Gazans reel under heat and lengthy power cuts
For Palestinians living on the crowded Gaza Strip, a searing summer heatwave has been made worse by power cuts that leave them without electricity for as much as 10 hours a day.
“The fan is broken, the battery is not working and we are fanning ourselves with trays,” said Alaa Zidan as she sat with her husband in their home in the southern zone of Khan Younis, a rusted electric fan hanging motionless from the ceiling.
“We can't eat or sleep because of the heat,” she said.
More than 2.3 million people are packed into the narrow strip of land squeezed between Egypt and Israel, an area that would normally require around 500 megawatts of power per day in summer, according to local officials. It receives 120 megawatts from Israel while the enclave's lone power plant supplies another 60 megawatts.
Mohammad Thabit, of Gaza's power distribution company, said in April, with moderate weather, they could supply 20 hours of electricity per day, but the capacity of the power generating plant has been impacted by greater demand due to high temperatures and soaring energy prices.
“We are currently unable to feed more than 10 hours of electricity per day to people and public institutions, which would have a direct impact on all aspects of life in Gaza,” Thabit told Reuters.
Money for the fuel to operate the power plant comes from Qatar, which pays $10 million to purchase it from Israel, but rising fuel prices have left the local company with a shortfall of some $3 million.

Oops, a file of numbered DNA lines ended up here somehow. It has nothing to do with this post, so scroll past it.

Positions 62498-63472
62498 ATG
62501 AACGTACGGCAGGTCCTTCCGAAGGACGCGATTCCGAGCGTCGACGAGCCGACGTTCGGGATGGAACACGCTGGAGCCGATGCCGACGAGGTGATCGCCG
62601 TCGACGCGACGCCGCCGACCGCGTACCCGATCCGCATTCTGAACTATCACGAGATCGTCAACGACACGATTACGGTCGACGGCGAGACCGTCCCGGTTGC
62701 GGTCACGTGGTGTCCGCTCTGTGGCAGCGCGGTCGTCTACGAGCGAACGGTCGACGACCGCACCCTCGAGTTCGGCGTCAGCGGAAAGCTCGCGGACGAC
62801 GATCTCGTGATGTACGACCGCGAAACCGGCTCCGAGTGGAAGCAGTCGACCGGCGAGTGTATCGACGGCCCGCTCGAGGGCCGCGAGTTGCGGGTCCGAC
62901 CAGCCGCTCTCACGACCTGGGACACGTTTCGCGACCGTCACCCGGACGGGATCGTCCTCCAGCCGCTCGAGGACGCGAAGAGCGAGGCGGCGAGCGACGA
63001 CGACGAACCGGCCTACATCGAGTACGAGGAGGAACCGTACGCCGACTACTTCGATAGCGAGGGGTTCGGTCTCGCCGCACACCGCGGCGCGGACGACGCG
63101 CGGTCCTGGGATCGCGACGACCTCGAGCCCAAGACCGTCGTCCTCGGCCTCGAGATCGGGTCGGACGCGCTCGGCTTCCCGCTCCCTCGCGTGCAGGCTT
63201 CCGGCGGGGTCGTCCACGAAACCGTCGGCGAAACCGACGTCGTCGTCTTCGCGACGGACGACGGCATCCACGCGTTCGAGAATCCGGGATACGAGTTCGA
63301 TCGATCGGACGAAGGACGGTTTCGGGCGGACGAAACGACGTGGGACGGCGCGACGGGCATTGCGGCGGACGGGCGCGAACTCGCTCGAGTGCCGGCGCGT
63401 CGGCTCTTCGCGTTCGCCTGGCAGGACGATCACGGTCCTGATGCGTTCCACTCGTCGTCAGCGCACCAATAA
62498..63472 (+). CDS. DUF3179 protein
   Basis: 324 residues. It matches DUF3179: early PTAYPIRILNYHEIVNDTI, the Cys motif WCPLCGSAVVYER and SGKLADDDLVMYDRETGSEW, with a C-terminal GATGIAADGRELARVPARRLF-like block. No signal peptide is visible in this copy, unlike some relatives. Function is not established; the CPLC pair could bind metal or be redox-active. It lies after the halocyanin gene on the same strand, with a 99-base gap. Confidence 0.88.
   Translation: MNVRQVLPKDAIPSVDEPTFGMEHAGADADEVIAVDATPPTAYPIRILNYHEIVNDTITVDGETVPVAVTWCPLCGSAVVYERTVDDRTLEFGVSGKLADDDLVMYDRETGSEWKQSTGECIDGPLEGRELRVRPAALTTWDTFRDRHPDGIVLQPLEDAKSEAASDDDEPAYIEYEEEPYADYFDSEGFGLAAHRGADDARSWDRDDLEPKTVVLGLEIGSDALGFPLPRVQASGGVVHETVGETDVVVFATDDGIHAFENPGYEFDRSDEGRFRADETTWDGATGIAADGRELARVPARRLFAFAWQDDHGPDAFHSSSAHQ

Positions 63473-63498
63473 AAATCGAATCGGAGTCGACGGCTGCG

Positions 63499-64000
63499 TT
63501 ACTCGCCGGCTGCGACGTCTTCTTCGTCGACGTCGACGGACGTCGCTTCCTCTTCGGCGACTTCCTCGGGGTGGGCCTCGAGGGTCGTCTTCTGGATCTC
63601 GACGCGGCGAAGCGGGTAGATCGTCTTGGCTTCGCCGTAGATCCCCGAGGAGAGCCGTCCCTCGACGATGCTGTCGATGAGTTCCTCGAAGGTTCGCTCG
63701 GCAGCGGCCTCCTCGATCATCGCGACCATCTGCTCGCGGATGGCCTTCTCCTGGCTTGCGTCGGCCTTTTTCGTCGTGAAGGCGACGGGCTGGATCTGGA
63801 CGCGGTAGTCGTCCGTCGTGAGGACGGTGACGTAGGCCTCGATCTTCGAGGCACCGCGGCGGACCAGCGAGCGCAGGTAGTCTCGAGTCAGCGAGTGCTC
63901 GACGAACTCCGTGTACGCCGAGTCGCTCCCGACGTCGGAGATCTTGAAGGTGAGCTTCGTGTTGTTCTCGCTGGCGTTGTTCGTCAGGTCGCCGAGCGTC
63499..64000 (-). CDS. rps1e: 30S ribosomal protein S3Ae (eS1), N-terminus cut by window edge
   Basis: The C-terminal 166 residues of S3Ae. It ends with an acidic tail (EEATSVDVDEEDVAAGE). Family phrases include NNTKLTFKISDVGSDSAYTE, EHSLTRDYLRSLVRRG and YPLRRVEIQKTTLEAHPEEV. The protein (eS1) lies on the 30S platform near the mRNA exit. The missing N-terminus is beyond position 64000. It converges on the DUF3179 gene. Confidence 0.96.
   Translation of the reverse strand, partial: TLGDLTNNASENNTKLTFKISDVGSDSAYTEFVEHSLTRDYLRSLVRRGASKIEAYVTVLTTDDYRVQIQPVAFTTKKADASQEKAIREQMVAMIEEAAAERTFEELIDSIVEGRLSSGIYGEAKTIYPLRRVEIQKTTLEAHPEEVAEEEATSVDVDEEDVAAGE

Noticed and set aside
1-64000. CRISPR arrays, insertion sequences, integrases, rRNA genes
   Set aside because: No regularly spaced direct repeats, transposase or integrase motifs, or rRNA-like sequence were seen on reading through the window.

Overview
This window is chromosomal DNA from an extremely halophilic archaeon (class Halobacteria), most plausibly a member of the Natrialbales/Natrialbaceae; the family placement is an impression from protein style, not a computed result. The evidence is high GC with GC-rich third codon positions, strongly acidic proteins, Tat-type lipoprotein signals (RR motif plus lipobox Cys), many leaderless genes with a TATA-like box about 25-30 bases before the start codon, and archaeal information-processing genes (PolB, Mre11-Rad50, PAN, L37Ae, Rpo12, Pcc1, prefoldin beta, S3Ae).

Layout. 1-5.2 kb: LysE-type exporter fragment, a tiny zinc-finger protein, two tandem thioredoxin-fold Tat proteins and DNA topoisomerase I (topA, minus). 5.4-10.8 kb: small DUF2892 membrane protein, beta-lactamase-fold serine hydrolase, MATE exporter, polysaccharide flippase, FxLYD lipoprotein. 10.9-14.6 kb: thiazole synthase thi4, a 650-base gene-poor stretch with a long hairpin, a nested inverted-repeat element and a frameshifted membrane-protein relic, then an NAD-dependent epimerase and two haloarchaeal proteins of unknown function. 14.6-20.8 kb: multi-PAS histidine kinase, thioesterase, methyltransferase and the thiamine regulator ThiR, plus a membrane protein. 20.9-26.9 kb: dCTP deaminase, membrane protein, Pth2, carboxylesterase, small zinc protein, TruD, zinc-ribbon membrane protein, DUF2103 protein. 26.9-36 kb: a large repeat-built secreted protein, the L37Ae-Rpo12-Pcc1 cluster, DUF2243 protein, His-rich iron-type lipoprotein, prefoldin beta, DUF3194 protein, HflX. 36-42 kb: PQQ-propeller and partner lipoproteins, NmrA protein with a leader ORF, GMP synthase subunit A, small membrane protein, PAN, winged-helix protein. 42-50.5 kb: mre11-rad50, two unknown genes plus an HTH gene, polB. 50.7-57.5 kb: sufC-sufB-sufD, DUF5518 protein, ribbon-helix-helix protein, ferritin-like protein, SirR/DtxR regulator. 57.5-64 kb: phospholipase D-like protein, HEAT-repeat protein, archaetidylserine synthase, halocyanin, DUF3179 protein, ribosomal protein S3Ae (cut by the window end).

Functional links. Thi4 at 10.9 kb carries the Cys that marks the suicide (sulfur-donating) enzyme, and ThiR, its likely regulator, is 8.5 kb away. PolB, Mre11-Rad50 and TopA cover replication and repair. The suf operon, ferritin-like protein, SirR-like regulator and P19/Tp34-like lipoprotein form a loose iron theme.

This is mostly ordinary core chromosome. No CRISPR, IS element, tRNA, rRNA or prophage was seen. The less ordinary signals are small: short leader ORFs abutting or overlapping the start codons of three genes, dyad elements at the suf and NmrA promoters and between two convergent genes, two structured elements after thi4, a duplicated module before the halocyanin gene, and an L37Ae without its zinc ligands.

Power shortages have continued to generate discontent with the ruling Islamist group Hamas, which has run the territory since 2007 and which blames a 15-year-long Israeli blockade for devastating Gaza's economy.
Some Gaza homes and businesses rely on generators to overcome the lengthy power cuts. Those that cannot afford expensive generators use humble battery-powered led lights.
Tareq Al-Saqqa, General Manager of Al-Saqqa Home Appliances, said that while summer heat made cooling devices more necessary, tough economic conditions made people “prefer to adopt to cheaper alternatives” or fix what they already have at home.
In the sweltering heat, some people visit swimming pools where a ticket can cost around $2, while richer Gaza families rent private swimming pools, an entertainment that may cost 300 to 1,000 shekels ($86 to $289) per day.
Others, less well off, have to find cheaper alternatives.
Zaki Abu Mansour, 60, and his 10-member family fled the heat at home to sit on the beach, the only free-of-charge entertainment for most Gazans.
“People in the world, for example in Saudi Arabia, they have their streets and their homes air-conditioned,” he said. “Here it is boiling, the ground is boiling and houses are boiling.